California Governor Gavin Newsom Now Wants To Tax Drinking Water

Taxing the very water you drink - time to take California back!

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Fresh off being elected as the new incoming governor of California, Gavin Newsom is up to Jerry Brown’s old tricks. Newsom is proposing taxing the state’s drinking water. He claims this is socially responsible and would allow poor people access to safe and affordable water. Brown tried a similar move that was shot down even by California liberals.

Newsom’s proposed 2019-20 budget includes the creation of a “safe and affordable drinking water fund,” to “enable the State Water Resources Control Board to assist communities, particularly disadvantaged communities, in paying for the short-term and long-term costs of obtaining access to safe and affordable drinking water,” SFgate.com reported.

The budget, entitled “California for All,” declares drinking water a “fundamental right,” and adds: “The Budget includes short-term measures to bring immediate relief to communities without safe drinking water and also proposes an ongoing sustainable funding source to address this problem into the future.”

The roughly 400 water suppliers in the state of California are represented by the Association of California Water Agencies. Even they slapped back over the proposed water tax. In a statement, the association said it would be “highly problematic” and not necessary due to what it calls the state’s ample budget surplus.

That’s the other thing… California claims to have a surplus but the number of homeless people there and unbridled drug addiction is skyrocketing. Crime is off the charts and the once-beautiful and charming California towns and cities I knew are now more reminiscent of third-world hovels. If there is a surplus, they are right and have a point. Why is Newsom raising taxes on of all things drinking water?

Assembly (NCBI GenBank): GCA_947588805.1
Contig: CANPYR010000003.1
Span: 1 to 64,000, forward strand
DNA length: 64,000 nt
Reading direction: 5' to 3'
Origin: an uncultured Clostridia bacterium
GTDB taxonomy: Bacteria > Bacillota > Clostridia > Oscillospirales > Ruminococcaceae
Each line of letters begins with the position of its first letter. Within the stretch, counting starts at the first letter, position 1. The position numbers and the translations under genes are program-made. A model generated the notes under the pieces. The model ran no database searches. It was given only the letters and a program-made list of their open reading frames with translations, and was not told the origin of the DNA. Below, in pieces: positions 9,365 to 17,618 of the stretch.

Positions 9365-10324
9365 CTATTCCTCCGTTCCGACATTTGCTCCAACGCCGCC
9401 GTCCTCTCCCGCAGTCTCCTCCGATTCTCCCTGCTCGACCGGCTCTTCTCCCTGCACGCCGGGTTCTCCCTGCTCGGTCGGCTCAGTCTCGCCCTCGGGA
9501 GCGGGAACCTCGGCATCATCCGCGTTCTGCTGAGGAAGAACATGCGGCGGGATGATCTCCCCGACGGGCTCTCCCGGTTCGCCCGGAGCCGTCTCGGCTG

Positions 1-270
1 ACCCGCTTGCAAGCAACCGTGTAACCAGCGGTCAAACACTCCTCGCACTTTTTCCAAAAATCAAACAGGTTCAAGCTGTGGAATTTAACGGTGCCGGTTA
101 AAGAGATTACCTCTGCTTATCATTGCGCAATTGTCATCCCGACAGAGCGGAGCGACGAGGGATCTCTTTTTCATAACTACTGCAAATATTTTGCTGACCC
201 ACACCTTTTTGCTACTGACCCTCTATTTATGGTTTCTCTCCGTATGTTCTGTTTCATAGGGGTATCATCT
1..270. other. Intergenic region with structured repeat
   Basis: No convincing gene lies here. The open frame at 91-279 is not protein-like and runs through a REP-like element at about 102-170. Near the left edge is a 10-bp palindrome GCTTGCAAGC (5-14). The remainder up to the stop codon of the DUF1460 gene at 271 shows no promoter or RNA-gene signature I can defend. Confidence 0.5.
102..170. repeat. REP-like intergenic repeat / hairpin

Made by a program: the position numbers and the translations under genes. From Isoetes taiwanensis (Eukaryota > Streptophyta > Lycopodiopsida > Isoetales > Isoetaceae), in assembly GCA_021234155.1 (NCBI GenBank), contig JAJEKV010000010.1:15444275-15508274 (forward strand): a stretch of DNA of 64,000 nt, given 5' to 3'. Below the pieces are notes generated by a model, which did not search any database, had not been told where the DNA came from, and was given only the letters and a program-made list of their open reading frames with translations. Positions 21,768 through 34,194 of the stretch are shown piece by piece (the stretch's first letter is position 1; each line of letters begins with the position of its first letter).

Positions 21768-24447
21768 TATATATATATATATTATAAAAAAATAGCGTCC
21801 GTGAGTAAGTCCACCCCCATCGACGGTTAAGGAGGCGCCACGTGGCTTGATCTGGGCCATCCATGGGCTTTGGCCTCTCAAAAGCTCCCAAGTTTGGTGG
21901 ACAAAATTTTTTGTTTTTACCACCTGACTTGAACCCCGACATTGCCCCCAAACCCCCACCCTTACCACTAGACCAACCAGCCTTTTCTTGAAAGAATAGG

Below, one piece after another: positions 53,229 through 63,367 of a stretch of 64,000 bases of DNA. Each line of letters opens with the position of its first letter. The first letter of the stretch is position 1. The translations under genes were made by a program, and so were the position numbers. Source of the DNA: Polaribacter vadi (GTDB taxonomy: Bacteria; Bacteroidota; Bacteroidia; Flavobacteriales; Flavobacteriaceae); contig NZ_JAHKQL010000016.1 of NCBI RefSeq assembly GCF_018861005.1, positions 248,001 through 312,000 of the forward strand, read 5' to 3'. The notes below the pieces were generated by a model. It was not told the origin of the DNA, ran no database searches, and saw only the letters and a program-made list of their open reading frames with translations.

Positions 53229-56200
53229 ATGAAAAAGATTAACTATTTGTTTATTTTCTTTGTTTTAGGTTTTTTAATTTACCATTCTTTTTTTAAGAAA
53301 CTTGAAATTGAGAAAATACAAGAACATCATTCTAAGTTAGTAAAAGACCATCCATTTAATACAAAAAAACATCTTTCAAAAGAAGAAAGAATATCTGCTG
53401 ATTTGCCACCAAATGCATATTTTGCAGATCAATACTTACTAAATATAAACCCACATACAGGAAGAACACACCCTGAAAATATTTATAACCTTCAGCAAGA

“The vast majority of the state’s residents have access to safe drinking water, but a small percentage of the population does not,” the association stated. “This unacceptable reality is a social issue for the State of California. ACWA believes that making access to safe drinking water for all Californians should be a top priority for the State. However, a statewide water tax is highly problematic and is not necessary when alternative funding solutions exist and the state has a huge budget surplus.”

This particular tax, if I read it right, is combined with taxing fertilizer and dairy products. It’s causing a major outcry by Californians. Orange County Republican Travis Allen, who ran for governor in 2018, also blasted the idea. “In one of his first official acts @GavinNewsom wants to TAX YOUR WATER,” Allen tweeted. “There is no limit to what @TheDemocrats will tax or excuses they’ll make to TAKE YOUR MONEY. It’s time Republicans start fighting and TAKE BACK CALIFORNIA!!”

Very few specifics on the water tax have been released. It sounds like another ‘you have to pass the bill to find out what is in the bill’ ploy. Newson, however, is pushing the move for all he’s worth along with sanctuary cities.

He took members of his cabinet to the Central Valley, to talk with residents who he says lack clean drinking water. That was caused by moves by the EPA and politicians in California by the way. “Our first stop: we met with residents who cannot drink or bathe with the water in their homes — while paying more for it than those in Beverly Hills.,” Newsom wrote on Twitter. Why should taxpayers pay for a problem created by elitists?

When Jerry Brown tried this, he wanted to tax Californians 95 cents a month or $11.40 a year on water consumption. Even at that minor rate, residents nixed the move. An estimated 6 million Californians rely on water providers that have violated state standards at some point in the last six years, according to a 2018 investigation by McClatchy News. The news outlet’s report found that the majority of Californians without safe drinking water live in the Southern San Joaquin Valley and the Mojave Desert.

If I remember correctly, those are areas that leaders in that state cut the water off to. Taxation is not the way to handle that. Use those alleged excess funds for infrastructure and fix it that way. You simply cannot tax your way out of every problem. You eventually run out of other people’s money.

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